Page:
If you’re feeling plucky – or maybe Rocksmith+ has overestimated you – it’s possible to adjust the difficulty scale at any point, meaning you can spend more time on the basics or skip ahead to learning the song in full. There’s also an in-depth replay section, which is perfect for practising a particularly troublesome solo or chord change on a loop. For anyone that would rather focus on specific techniques or styles, a fairly thorough library of tutorials and exercises are also available on the service.
Each of Rocksmith+’s tutorials begin with a video of someone playing through the subject and explaining what to focus on, and lead on to a live exercise for players to try out. These range from basics for beginners – playing fretted notes and open chords – to more intermediate techniques such as muting and tremolo. There’s even a separate section for advanced styles, which explores the theory and shapes behind genres like Texas blues and pop punk. In general, most of the tutorials cater toward newer players – yet their relative simplicity and hands-on teaching mean they feel like a very capable way of helping a first-timer get to grips with their instrument.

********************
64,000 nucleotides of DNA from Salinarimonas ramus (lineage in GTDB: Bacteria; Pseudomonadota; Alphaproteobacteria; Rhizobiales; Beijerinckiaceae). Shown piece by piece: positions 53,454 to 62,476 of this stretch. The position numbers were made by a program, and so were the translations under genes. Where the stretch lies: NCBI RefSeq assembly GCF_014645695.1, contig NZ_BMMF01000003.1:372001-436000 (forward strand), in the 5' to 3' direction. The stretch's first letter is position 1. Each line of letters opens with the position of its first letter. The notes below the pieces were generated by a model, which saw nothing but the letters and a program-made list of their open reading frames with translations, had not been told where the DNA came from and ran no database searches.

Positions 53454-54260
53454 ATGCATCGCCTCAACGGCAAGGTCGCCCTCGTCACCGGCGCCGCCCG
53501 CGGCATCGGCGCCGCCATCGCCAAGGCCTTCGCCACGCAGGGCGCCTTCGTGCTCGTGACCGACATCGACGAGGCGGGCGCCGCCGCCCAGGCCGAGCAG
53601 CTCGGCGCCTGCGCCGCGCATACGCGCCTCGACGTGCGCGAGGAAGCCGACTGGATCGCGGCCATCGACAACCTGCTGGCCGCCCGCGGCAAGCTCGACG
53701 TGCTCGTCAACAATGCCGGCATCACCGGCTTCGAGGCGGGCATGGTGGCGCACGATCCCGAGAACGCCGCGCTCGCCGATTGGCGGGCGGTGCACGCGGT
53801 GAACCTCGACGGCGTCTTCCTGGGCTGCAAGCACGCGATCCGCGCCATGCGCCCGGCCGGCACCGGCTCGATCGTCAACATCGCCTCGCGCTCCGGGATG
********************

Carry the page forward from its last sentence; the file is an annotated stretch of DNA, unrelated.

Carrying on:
However, we experience some significant technical issues with the way Rocksmith+ detects note input, which led to lots of frustration. In theory, the service offers three ways to play – you can use a microphone or Rocksmith+’s mobile app to listen to your playing, or you can plug in a pricey £25 Real Tone Cable to play directly into the game. If you happen to have an existing USB audio interface, developer Ubisoft has confirmed that third-party options are supported as a beta feature, but they can’t guarantee compatibility for all brands and models. That’s frustratingly unclear, but it might be worth trying it out before you drop some cash on Ubi’s proprietary cable.